For a long time, most scientists have suspected the latter, but they can’t prove it. Sitting on two decades of information, DAMA has yet to make their data, pipeline, and analysis public.
Last year, it was uncovered that one of the things the DAMA collaboration is doing is subtracting out their average noise value on a year-by-year basis from the data, and working with just the residuals: what’s left over when you subtract out the average.
That part, on its own, is okay if your noise is random.
But DAMA’s noise isn’t random, and neither is the noise of the two collaborations seeking to replicate the DAMA experiment: COSINE and ANAIS. Instead, the noise rises over time in the DAMA experiment, and the scientists basically press the “reset” button on the noise once a year, at the same time every year.
Combined with the subtraction of the average noise, this could lead to disaster: seeing a signal where there is none. If you have an increasing amount of noise but subtract the average noise from the whole thing, then the first part will show a below-average value, it will rise to the average value, and then it will rise to an above-average value. Then you hit the reset button for the next year, and it starts all over.
As the scientists who identified this problem last year showed, the entire 20-year span of data can be equally well-fit to a sawtooth wave, which is what this noise problem would yield, as it can be to a sine wave, which is what would lead to a conclusion of dark matter.
But the real test, even if we could independently analyze and verify that DAMA did everything in a correct and scrupulous way, would be to attempt to independently replicate DAMA’s results. That would involve performing the same type of experiment with the same materials, but with their own data acquisition and analysis pipeline. If they wanted to one-up DAMA, they would make their results publicly available.
Back in 2019, the COSINE collaboration published their first major set of results, finding no annual modulation but without a compelling enough data set to rule out what DAMA claims to have found.
But the new results from ANAIS — Annual modulation with NaI Scintillators (where NaI, sodium iodide, is the target material used in all three experiments) — are finally good enough to either confirm or refute the DAMA/LIBRA results. If they see an annual modulation, it supports the dark matter explanation; if they don’t, it support an “unknown noise artifact” explanation.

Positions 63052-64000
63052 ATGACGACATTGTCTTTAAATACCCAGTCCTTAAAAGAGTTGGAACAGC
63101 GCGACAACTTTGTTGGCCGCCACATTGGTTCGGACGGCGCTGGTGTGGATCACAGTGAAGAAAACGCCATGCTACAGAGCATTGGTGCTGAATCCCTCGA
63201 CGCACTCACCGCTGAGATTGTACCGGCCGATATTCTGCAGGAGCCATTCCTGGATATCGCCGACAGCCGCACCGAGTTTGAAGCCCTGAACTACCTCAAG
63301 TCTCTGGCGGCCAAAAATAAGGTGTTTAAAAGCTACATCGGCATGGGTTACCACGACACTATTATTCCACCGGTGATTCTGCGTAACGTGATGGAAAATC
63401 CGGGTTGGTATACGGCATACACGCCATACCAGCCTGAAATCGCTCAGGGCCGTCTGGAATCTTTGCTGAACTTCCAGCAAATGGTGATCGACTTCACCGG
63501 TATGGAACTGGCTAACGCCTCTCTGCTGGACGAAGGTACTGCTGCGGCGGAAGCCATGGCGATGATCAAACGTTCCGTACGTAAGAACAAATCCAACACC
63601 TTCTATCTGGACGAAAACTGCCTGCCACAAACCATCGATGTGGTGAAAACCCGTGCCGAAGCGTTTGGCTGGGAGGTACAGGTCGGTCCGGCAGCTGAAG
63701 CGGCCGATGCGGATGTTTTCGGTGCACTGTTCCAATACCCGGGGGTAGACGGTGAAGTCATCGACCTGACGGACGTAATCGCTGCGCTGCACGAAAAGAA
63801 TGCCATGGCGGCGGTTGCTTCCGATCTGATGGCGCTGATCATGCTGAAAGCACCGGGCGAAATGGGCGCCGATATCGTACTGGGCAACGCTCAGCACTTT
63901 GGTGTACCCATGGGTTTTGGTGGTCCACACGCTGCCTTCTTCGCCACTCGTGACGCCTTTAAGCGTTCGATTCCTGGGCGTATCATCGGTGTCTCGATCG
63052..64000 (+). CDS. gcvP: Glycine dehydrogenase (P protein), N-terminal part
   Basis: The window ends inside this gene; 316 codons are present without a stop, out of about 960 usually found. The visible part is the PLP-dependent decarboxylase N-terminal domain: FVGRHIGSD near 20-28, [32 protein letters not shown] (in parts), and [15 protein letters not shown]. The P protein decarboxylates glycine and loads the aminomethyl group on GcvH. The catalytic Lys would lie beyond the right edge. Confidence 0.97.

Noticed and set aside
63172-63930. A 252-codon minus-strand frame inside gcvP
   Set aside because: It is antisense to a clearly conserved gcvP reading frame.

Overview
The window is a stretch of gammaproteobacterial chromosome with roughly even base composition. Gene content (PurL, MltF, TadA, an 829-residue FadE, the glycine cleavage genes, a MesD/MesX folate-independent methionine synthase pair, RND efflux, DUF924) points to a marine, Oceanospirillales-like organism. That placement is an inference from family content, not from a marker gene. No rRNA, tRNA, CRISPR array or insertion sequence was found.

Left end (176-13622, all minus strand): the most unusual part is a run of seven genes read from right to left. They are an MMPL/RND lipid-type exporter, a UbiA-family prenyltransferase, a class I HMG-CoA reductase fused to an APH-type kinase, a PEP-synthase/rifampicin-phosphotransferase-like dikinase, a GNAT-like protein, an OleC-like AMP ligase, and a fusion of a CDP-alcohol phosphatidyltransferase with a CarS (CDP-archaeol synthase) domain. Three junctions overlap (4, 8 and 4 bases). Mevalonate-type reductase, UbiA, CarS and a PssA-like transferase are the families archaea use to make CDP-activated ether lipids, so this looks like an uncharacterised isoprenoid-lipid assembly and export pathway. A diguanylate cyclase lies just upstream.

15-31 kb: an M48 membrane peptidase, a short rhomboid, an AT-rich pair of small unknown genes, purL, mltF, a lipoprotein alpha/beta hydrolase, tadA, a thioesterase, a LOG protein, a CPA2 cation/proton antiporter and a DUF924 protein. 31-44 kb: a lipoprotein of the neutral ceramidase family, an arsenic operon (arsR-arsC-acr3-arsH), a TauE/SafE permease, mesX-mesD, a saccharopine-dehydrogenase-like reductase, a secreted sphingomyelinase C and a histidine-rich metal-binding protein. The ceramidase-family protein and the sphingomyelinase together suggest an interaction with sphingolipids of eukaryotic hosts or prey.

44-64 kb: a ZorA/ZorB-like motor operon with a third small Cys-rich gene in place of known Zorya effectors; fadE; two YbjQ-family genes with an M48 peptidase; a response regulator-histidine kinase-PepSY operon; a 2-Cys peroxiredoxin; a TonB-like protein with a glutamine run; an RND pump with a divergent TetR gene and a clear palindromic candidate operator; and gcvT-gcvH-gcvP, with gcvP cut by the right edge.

This graph, right here, is the most important one in the whole paper. It’s true that the error bars — a measure of the statistical uncertainty — are still quite large for the ANAIS collaboration, which is what you’d expect with just three years of data compared to 20 for DAMA. But these results are still good enough to see three major things from them.
- ANAIS shows that there is no evidence for annual modulation. As the authors put it, “We can conclude there are no statistically significant modulation in the frequency range searched in ANAIS-112 data.”
- The DAMA results — not just overall but over multiple energy ranges and with a variety of fitting procedures applied — are inconsistent at the ~99% level with the ANAIS results under every permutation.
- And that, by the autumn of 2022, they should have enough data to render the uncertainties so small that the ANAIS results will be able to rule out DAMA, all on its own, at a confidence of 3-sigma: consistent with the original goal of the experiment.
There were plenty of indirect reasons to not trust the DAMA results. They never made their data and methodology public, which meant that no one outside the collaboration ever got the opportunity to scrutinize what they did. At no point were they ever able to account for their background sufficiently. They did the very suspicious thing of resetting their noise floor every year and subtracting out an average noise on an annual basis, despite the fact that the noise floor was not constant over that year. And many, many other direct detection experiments that probed the same ranges (and much more sensitively) compared to DAMA never saw a hint of a signal there.
But this is the ultimate slam dunk. At last, we have two independent collaborations using the same tools as DAMA, except they’re performing science in an open and accessible way. Their data and methodologies are public, and they are not making the same questionable choices that the DAMA scientists have made and continue to make. In science, your results have to be replicable, and now we have robust, significant results from one of the collaborations that shows, in no uncertain terms, that no, the DAMA results were not independently replicable.
This is part of how science progresses. A novel theoretical idea can motivate an experimental search for a new signature. One of the groups that performs the search in a particular way might find a positive result, but that’s not the end of the science. We always have to look at the full suite of data, and ask ourselves the difficult questions that require us to look beyond any one experiment or result. What other tests were done, and what did those other tests show? What are the viable possibilities when everything is taken all together, both if the one disputed and/or outlier result is correct and also if it’s incorrect? Do we have reasons to suspect that anyone might be mistaken, and can we perform an independent test, either verifying or refuting the result, if so?
The 3-year ANAIS results are to be wholeheartedly celebrated, as they represent a giant step towards resolving what’s been a longstanding controversy: the dubious DAMA “detection” of dark matter. The most accurate and unambiguous independent check of a surprising annual modulation signal shows no annual modulation at all, consistent with the null hypothesis. Sometimes, finding nothing new at all is exactly what we need to help reveal the great truths of our Universe.
Starts With A Bang is written by Ethan Siegel, Ph.D., author of Beyond The Galaxy, and Treknology: The Science of Star Trek from Tricorders to Warp Drive.